It has been shown that either cocaine or aging alone can alter the immune system. Our objective was to study if the immune system of aging mice was more susceptible to the effect of cocaine than the immune system of young mice. We used a short term (20 days) cocaine daily administration protocol. Cocaine only decreased the absolute number of Thy 1+, CD4+, CD8+, 1L-2R+, Mac 1+ and B cells, in the spleen of old mice. Old untreated mice had a lower number of Thy 1+ cells in the thymus, and a higher number of cells expressing IL-2R. Cocaine decreased the number of Thy 1+ cells in the thymus of both age groups. Old mice showed a lower number of IgA+ plasma cells in the intestinal lamina propria (ILP) than young mice. Short term cocaine administration provoked a decrease in the number of CD4+ cells in young mice 1LP and of CD8+ cells in old mice ILP. Our data suggest that cocaine can potentiate the effect of aging on the thymus and on the mucosal immune system. Taken together, our findings indicate that aging and cocaine can potentiate each other to impairing the host immune system.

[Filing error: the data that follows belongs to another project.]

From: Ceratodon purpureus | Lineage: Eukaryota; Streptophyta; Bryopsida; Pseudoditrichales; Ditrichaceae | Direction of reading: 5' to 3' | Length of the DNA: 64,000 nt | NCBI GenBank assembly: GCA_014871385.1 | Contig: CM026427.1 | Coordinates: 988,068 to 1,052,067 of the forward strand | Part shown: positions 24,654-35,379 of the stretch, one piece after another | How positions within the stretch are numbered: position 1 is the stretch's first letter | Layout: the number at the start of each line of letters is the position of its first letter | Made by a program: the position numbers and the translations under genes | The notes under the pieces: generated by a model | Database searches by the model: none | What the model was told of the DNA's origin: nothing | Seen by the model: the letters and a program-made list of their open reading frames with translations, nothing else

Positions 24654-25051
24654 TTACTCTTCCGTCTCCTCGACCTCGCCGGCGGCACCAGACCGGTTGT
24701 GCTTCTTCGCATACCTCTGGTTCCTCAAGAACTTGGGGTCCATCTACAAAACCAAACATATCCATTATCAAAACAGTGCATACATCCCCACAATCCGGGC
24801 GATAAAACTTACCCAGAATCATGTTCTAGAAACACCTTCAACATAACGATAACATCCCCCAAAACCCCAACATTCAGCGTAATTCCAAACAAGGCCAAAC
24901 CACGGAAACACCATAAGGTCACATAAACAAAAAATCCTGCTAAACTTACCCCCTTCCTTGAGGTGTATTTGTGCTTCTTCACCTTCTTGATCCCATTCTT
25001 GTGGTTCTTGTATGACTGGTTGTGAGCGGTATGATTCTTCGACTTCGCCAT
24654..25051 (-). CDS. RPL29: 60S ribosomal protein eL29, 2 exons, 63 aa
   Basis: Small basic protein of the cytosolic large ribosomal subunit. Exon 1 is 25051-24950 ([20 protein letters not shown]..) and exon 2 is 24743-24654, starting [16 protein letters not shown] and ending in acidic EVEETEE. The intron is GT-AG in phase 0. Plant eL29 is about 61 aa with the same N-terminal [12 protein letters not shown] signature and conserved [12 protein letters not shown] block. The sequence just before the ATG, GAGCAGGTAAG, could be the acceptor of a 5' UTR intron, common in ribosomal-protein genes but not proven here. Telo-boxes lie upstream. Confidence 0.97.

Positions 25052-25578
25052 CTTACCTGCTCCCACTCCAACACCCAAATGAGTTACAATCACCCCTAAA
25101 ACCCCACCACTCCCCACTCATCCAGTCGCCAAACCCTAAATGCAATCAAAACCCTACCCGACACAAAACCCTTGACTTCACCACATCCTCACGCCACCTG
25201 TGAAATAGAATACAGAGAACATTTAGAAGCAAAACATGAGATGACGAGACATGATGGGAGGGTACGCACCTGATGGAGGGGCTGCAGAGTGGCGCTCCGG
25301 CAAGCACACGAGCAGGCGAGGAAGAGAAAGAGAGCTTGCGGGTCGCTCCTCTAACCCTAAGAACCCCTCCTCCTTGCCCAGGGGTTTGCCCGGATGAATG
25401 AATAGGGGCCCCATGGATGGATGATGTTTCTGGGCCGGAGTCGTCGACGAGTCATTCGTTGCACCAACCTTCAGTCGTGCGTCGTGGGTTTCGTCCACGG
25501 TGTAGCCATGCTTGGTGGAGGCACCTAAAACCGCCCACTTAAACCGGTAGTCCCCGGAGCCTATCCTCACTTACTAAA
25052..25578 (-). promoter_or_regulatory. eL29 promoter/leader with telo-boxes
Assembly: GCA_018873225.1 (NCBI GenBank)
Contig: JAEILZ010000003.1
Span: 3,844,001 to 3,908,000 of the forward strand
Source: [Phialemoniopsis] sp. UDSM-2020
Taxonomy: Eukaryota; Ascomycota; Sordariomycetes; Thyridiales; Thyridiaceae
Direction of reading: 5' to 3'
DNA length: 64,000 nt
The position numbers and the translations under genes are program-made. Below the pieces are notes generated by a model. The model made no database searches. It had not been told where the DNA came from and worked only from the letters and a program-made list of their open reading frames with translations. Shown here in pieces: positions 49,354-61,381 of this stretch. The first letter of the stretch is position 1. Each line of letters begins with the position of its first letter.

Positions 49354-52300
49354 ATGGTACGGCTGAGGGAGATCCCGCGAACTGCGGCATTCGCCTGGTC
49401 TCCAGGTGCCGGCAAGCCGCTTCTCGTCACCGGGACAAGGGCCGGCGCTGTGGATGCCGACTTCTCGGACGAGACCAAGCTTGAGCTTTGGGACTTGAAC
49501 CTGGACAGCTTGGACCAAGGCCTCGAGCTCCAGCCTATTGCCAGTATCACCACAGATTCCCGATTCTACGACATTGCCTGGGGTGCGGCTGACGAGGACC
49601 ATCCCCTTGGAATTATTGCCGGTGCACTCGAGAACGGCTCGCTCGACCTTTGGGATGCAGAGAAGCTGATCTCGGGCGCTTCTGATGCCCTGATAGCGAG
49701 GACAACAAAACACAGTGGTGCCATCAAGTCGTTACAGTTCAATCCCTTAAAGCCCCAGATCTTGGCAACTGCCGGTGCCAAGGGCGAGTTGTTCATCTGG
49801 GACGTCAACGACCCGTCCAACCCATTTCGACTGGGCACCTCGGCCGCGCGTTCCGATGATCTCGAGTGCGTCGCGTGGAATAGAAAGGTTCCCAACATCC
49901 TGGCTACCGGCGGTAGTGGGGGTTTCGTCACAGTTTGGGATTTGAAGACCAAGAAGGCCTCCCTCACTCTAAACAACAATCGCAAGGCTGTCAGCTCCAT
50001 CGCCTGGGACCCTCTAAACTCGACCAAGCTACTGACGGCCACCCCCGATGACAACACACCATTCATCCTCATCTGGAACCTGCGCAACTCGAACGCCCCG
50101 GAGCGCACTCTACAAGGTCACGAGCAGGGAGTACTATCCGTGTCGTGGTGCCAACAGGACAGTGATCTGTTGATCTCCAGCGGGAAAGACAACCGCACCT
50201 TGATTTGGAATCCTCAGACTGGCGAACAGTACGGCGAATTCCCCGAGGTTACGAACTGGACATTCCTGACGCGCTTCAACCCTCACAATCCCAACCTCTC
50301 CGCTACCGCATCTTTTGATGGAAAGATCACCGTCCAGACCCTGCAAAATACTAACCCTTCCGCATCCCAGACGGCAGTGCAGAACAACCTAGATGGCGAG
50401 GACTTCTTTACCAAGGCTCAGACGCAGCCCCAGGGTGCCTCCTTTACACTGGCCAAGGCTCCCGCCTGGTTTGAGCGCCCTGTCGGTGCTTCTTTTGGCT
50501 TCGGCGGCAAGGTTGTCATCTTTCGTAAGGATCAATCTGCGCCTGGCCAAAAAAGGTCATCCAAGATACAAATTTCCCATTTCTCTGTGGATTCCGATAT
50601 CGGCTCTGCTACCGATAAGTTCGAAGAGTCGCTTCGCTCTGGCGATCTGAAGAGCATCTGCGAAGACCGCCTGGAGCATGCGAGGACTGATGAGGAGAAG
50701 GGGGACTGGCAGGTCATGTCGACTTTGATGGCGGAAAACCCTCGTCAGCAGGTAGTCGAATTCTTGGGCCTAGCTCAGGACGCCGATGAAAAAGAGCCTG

|Original language||English (US)|
|Number of pages||15|
|Journal||Immunopharmacology and Immunotoxicology|
|Publication status||Published - 1999|
ASJC Scopus subject areas
- Health, Toxicology and Mutagenesis